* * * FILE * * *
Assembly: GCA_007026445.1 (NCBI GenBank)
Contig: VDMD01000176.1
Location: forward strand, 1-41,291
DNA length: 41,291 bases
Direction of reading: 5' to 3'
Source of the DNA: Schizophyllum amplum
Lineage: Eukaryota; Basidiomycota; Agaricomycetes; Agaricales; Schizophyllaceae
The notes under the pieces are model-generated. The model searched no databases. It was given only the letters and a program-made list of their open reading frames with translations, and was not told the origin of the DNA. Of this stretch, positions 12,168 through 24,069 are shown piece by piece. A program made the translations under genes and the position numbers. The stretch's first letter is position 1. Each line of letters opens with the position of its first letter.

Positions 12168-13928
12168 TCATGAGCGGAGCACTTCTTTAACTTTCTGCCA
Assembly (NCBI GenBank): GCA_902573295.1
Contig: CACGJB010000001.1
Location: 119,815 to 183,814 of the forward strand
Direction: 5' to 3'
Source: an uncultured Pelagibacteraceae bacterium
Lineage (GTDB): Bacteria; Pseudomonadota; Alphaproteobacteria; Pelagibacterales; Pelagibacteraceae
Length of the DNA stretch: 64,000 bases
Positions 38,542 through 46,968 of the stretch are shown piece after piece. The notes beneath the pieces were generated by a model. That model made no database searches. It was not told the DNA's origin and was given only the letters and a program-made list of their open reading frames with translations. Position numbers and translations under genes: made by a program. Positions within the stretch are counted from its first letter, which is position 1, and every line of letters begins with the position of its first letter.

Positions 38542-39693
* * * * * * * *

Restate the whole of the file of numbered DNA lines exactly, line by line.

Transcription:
Assembly: GCA_007026445.1 (NCBI GenBank)
Contig: VDMD01000176.1
Location: forward strand, 1-41,291
DNA length: 41,291 bases
Direction of reading: 5' to 3'
Source of the DNA: Schizophyllum amplum
Lineage: Eukaryota; Basidiomycota; Agaricomycetes; Agaricales; Schizophyllaceae
The notes under the pieces are model-generated. The model searched no databases. It was given only the letters and a program-made list of their open reading frames with translations, and was not told the origin of the DNA. Of this stretch, positions 12,168 through 24,069 are shown piece by piece. A program made the translations under genes and the position numbers. The stretch's first letter is position 1. Each line of letters opens with the position of its first letter.

Positions 12168-13928
12168 TCATGAGCGGAGCACTTCTTTAACTTTCTGCCA
Assembly (NCBI GenBank): GCA_902573295.1
Contig: CACGJB010000001.1
Location: 119,815 to 183,814 of the forward strand
Direction: 5' to 3'
Source: an uncultured Pelagibacteraceae bacterium
Lineage (GTDB): Bacteria; Pseudomonadota; Alphaproteobacteria; Pelagibacterales; Pelagibacteraceae
Length of the DNA stretch: 64,000 bases
Positions 38,542 through 46,968 of the stretch are shown piece after piece. The notes beneath the pieces were generated by a model. That model made no database searches. It was not told the DNA's origin and was given only the letters and a program-made list of their open reading frames with translations. Position numbers and translations under genes: made by a program. Positions within the stretch are counted from its first letter, which is position 1, and every line of letters begins with the position of its first letter.

Positions 38542-39693